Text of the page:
Alabama mask order extended to December amid COVID-19 spread
Alabama Gov. Kay Ivey has again extended a statewide face mask order, which was set to expire on Sunday.
Ivey on Thursday announced the Safer at Home order will be extended until Dec. 11 at 5 p.m.
"I'm willing to keep the mask order in place while acknowledging that sooner rather than later it will be up to each of us to do the right thing, regardless of a government mandate or not," Ivey said.
The governor did announce two changes to occupancy rates and business social distancing rules, which will begin on Sunday Nov. 8:
Emergency occupancy rates will be removed for retailers, gyms and fitness
centers, and entertainment venues
USE OF PARTITIONS
An exception to social-distancing rules will be allowed for many businesses—including barber shops, hair salons, gyms, and restaurants—if people are wearing masks and separated by an “impermeable” barrier
When asked Thursday if it was not dangerous to drop occupancy and capacity restrictions as cases begin to rise, and with flu season looming, Ivey said "not if these other precautions are put in place."
"We just have to watch the numbers and do what is practical and reasonable," Ivey said of continuing the mask order. "I understand folks are bone-dead tired of the masks. I understand that. I am, too. But the mask is a minimal ask to keep things safe, keep people employed and keep people working."
Ivey first instituted a masking order beginning on July 16, originally intended to run through July 31.
The order came amid a precipitous mid-summer climb in both COVID-19 cases and related hospitalizations that threatened to overwhelm many hospital systems in the state. At least one public health official warned Alabama was heading for a "potential disaster" at the rate cases were rising.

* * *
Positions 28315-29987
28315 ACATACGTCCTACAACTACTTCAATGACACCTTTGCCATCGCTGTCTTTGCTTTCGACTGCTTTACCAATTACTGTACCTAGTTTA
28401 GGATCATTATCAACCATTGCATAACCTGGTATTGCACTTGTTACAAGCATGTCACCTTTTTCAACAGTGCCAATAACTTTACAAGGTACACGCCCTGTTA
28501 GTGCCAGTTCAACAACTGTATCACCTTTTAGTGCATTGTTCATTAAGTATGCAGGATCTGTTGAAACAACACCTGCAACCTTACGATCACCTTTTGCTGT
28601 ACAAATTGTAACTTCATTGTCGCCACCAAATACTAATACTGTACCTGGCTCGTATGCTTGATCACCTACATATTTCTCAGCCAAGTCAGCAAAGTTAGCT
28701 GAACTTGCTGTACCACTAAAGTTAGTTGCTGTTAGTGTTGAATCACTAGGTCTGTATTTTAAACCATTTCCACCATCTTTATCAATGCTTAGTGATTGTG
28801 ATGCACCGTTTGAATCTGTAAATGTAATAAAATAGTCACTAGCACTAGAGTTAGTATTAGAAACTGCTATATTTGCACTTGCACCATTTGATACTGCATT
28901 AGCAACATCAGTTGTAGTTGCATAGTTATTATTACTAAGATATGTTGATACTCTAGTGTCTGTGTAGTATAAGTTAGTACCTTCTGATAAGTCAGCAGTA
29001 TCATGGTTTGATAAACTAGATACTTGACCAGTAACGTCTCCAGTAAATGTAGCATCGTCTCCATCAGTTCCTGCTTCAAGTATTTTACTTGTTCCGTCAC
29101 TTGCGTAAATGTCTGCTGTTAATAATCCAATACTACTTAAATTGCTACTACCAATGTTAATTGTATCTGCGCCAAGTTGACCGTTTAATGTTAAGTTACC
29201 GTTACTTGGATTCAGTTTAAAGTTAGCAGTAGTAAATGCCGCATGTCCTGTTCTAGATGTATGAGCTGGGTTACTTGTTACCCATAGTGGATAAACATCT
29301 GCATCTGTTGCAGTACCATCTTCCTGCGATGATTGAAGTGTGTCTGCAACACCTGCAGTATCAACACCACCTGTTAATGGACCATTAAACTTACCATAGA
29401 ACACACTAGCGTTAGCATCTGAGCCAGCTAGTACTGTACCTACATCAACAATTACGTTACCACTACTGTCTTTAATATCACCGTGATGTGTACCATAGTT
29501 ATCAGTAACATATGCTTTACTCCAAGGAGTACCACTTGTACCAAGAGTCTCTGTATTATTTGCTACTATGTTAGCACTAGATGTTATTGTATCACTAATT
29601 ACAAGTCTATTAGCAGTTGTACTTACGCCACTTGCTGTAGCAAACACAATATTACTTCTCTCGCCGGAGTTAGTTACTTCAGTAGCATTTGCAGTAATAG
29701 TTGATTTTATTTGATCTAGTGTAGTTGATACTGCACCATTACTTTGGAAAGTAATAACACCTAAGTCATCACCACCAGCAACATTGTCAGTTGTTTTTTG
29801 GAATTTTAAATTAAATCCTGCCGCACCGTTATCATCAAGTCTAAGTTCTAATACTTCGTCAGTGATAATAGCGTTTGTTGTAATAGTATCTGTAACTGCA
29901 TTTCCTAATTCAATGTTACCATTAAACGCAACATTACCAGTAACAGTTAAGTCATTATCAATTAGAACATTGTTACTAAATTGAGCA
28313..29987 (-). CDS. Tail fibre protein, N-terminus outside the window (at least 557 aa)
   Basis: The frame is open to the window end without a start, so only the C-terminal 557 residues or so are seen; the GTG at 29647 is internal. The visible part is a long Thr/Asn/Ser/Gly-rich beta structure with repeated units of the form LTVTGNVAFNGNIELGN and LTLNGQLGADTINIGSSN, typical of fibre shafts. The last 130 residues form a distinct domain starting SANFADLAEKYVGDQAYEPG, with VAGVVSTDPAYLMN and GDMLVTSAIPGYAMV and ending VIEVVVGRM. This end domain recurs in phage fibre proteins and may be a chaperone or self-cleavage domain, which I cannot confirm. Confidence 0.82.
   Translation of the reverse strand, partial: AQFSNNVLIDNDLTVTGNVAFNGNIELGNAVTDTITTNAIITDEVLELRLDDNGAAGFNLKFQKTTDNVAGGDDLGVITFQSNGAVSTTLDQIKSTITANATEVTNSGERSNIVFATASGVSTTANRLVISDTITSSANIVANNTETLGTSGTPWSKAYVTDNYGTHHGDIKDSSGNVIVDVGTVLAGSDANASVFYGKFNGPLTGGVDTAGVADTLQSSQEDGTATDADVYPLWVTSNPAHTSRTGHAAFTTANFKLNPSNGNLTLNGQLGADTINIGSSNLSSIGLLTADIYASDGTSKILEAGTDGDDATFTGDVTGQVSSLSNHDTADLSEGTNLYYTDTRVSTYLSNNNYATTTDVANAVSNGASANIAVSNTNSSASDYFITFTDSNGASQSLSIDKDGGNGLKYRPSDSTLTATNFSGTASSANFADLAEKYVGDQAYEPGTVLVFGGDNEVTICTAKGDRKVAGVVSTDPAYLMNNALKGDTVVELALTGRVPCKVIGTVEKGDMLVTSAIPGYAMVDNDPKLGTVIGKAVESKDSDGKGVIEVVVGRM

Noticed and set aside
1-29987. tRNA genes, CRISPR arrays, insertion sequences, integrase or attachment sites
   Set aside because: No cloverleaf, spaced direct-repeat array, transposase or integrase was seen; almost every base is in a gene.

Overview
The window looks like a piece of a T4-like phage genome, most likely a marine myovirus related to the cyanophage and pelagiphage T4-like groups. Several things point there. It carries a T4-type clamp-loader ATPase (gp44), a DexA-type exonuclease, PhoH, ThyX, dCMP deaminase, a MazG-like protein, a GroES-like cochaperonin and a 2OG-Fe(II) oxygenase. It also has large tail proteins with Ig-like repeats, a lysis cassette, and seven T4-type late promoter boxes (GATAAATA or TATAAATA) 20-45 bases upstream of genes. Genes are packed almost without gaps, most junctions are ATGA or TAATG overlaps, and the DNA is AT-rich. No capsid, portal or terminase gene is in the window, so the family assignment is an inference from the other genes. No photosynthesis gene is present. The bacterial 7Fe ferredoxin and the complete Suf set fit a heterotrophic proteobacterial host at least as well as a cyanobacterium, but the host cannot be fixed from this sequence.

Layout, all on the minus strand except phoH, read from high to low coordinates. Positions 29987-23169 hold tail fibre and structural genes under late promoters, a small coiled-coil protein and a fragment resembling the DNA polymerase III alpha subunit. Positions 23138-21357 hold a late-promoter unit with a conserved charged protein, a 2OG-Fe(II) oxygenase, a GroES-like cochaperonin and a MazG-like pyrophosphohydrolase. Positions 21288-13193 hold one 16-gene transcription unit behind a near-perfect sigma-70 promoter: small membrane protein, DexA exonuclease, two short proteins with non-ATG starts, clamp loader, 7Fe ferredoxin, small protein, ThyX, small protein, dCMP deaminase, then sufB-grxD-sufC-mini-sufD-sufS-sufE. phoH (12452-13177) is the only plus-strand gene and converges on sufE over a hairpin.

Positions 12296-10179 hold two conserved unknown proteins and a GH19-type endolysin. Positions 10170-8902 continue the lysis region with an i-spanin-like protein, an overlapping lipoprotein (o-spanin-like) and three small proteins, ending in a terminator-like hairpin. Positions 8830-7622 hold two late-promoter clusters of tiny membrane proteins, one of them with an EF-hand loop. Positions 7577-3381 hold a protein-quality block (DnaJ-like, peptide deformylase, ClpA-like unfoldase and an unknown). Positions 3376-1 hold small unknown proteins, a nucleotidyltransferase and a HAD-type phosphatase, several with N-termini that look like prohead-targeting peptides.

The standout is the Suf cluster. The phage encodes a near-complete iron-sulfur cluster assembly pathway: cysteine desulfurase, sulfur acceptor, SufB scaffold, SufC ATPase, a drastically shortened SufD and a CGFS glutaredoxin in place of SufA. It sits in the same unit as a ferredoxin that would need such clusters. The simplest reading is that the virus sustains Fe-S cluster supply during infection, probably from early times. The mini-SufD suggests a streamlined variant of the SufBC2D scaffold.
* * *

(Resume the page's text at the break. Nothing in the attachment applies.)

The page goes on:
The mask mandate appeared to work, with seven-day averages of new cases nearing 1,900 mid-summer and dropping to under 900 by September.
But numbers in Alabama are beginning to creep up again, albeit at a much slower rate than Alabama saw in mid-July. The rise mirrors an overall increase in case spread across the United States. Public health officials say initial data indicates much of the spread is occurring in rural America, in contrast to the major spread seen early in U.S. urban cores.
By Nov. 4, the seven-day average of new cases per day was 1,105, up from just over 926 a week earlier.
Montgomery County on Thursday marked the fourth highest seven-day new case average, though the county's new case numbers have steadied over the past 10 days after an increase in early October.
The Alabama Department of Public Health has deemed Montgomery County's risk of COVID-19 spread "very high" for at least the past two weeks.
More:Montgomery's COVID-19 risk deemed 'very high' as cases rise
State Health Office Dr. Scott Harris addressed the upcoming holidays, encouraging people to "look for opportunities to do that in a much more safe way."
"If you are in a house with people from other households getting together, try to distance as much as you can. If the weather permits, get outdoors if you can," Harris said. "If you don't feel well, please stay home. Even though we all want to have Thanksgiving, if you have any concerns about your health, it is not the time to get around friends and family."
Contact Montgomery Advertiser reporter Melissa Brown at 334-240-0132 or email@example.com.